Highlights in History
On May 19, 1943, in his second wartime address to the U.S. Congress, British Prime Minister Winston Churchill pledged his country’s full support in the fight against Japan. That same day, top U.S. and British officials meeting in Washington reached agreement on May 1, 1944 as the date for the D-Day invasion of France (the operation ended up being launched more than a month later).
On this date
In 1536, Anne Boleyn, the second wife of England’s King Henry VIII, was beheaded after being convicted of adultery.
In 1780, a mysterious darkness enveloped much of New England and part of Canada in the early afternoon.
In 1909, the Ballets Russes (Russian Ballets), under the direction of Sergei Diaghilev, debuted in Paris.
In 1935, T.E. Lawrence, also known as “Lawrence of Arabia,” died in Dorset, England, six days after being injured in a motorcycle crash.
In 1962, actress Marilyn Monroe sang “Happy Birthday to You” to President John F. Kennedy during a Democratic fundraiser at New York’s Madison Square Garden.
In 1964, the State Department disclosed that 40 hidden microphones had been found in the U.S. embassy in Moscow.
In 1973, Secretariat won the Preakness Stakes, the second of his Triple Crown victories.
Ten years ago
WorldCom Inc. agreed to pay investors $500 million to settle civil fraud charges. The Supreme Court dealt a defeat to the drug industry, ruling 6-3 that a state (in this case, Maine) may try to force companies to lower prices on prescription medications for the poor and uninsured. A Palestinian woman blew herself up during a security check outside a mall, killing three Israelis in the fifth suicide bombing in 48 hours.
Five years ago
Chinese stood still and sirens wailed to mourn the country’s nearly 70,000 earthquake victims. Democrat Barack Obama picked up the endorsement of Sen. Robert Byrd of West Virginia, less than a week after Hillary Rodham Clinton overwhelmingly won the state’s primary. Jon Lester of the Boston Red Sox shut down Kansas City 7-0 for the first no-hitter of the season.
One year ago
President Barack Obama and other G-8 leaders held economic talks at Camp David, where they declared that their governments needed to both spark growth and cut debt. Chen Guangcheng (chehn gwahng-chung), a blind Chinese legal activist, was hurriedly taken from a hospital and put on a plane for the United States, closing a nearly monthlong diplomatic tussle that had tested U.S.-China relations.
I’ll Have Another overtook Bodemeister down the stretch to win the Preakness, two weeks after claiming the Kentucky Derby. (However, a tendon injury forced I’ll Have Another into retirement on the eve of the Belmont Stakes.)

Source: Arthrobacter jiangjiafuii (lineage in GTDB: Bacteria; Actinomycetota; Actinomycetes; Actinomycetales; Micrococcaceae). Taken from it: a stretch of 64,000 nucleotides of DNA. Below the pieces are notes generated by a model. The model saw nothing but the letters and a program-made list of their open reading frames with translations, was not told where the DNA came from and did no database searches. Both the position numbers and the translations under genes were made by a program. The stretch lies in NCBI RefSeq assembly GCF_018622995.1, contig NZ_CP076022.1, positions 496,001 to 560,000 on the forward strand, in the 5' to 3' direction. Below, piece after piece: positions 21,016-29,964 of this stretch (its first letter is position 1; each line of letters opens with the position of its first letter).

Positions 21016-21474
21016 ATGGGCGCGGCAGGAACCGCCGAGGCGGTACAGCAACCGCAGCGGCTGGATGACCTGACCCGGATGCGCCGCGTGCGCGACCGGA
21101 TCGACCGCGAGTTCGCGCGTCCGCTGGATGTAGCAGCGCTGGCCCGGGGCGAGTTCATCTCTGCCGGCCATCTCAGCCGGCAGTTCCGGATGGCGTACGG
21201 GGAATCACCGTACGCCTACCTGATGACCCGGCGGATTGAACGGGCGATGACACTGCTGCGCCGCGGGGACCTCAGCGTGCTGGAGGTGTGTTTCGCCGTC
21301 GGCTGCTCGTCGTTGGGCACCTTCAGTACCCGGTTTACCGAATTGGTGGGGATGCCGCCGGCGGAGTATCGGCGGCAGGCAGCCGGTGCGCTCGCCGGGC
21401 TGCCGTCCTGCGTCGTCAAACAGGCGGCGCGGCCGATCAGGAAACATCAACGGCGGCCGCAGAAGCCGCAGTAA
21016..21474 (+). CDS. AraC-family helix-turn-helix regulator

Highlights in History
- National, International News
Mexico plans how to safely box up recovered cobalt
Officials were engaged Thursday in the delicate task of recovering a stolen shipment of highly radioactive cobalt-60 abandoned in a rural field in central Mexico state.
Prosecutors face tough choices in NYC derailment
While the Metro-North Railroad is already getting hit with multimillion-dollar civil claims over a deadly commuter train derailment, prosecutors will face tough choices when deciding whether to bring criminal charges against the train’s engineer, who told investigators he nodded or fell into a daze at the controls.
Nelson Mandela, South Africa’s peacemaker, dies
Nelson Mandela was a master of forgiveness.
South Africa’s first black president spent nearly a third of his life as a prisoner of apartheid, yet he sought to win over its defeated guardians in a relatively peaceful transition of power that inspired the world.
Today in History for Friday, Dec. 6, 2013
Today is Friday, Dec. 6, the 340th day of 2013. There are 25 days left in the year.
Anti-gov’t mass rally in Ukraine turns violent
A protest by about 300,000 Ukrainians angered by their government’s decision to freeze integration with the West turned violent Sunday, when a group of demonstrators besieged the president’s office and police drove them back with truncheons, tear gas and flash grenades. Dozens of people were injured.
Egypt police clear protesters; constitution agreed
Police fired tear gas to drive hundreds of supporters of Egypt’s ousted Islamist president from Cairo’s famed Tahrir Square on Sunday, as a panel tasked with amending the constitution adopted during his time in office agreed on changes to the text.
NYC train derailment kills 4, hurts more than 60
A New York City commuter train rounding a riverside curve derailed Sunday, killing four people and injuring more than 60 in a crash that threw some riders from toppling cars and swiftly raised questions about whether excessive speed, mechanical problems or human error could have played a role.
Critical thinking hallmark of Common Core class
Remembering the plot of a short story is no longer good enough in teacher Amy Lawson’s fifth-grade classroom.
Today’s students are being asked to think more critically. For example, what might a character say in an email to a friend?
Today in History for Monday, Dec. 2, 2013
Today is Monday, Dec. 2, the 336th day of 2013. There are 29 days left in the year.
Mother on crashed plane led searchers to wreckage
A mother on board a plane that crashed in remote southwest Alaska made a frantic phone call for help resuscitating her 5-month-old baby, then left the fatally injured boy to lead searchers hampered by cold and fog to the crash site.
- More National, International News Headlines
- Mexico plans how to safely box up recovered cobalt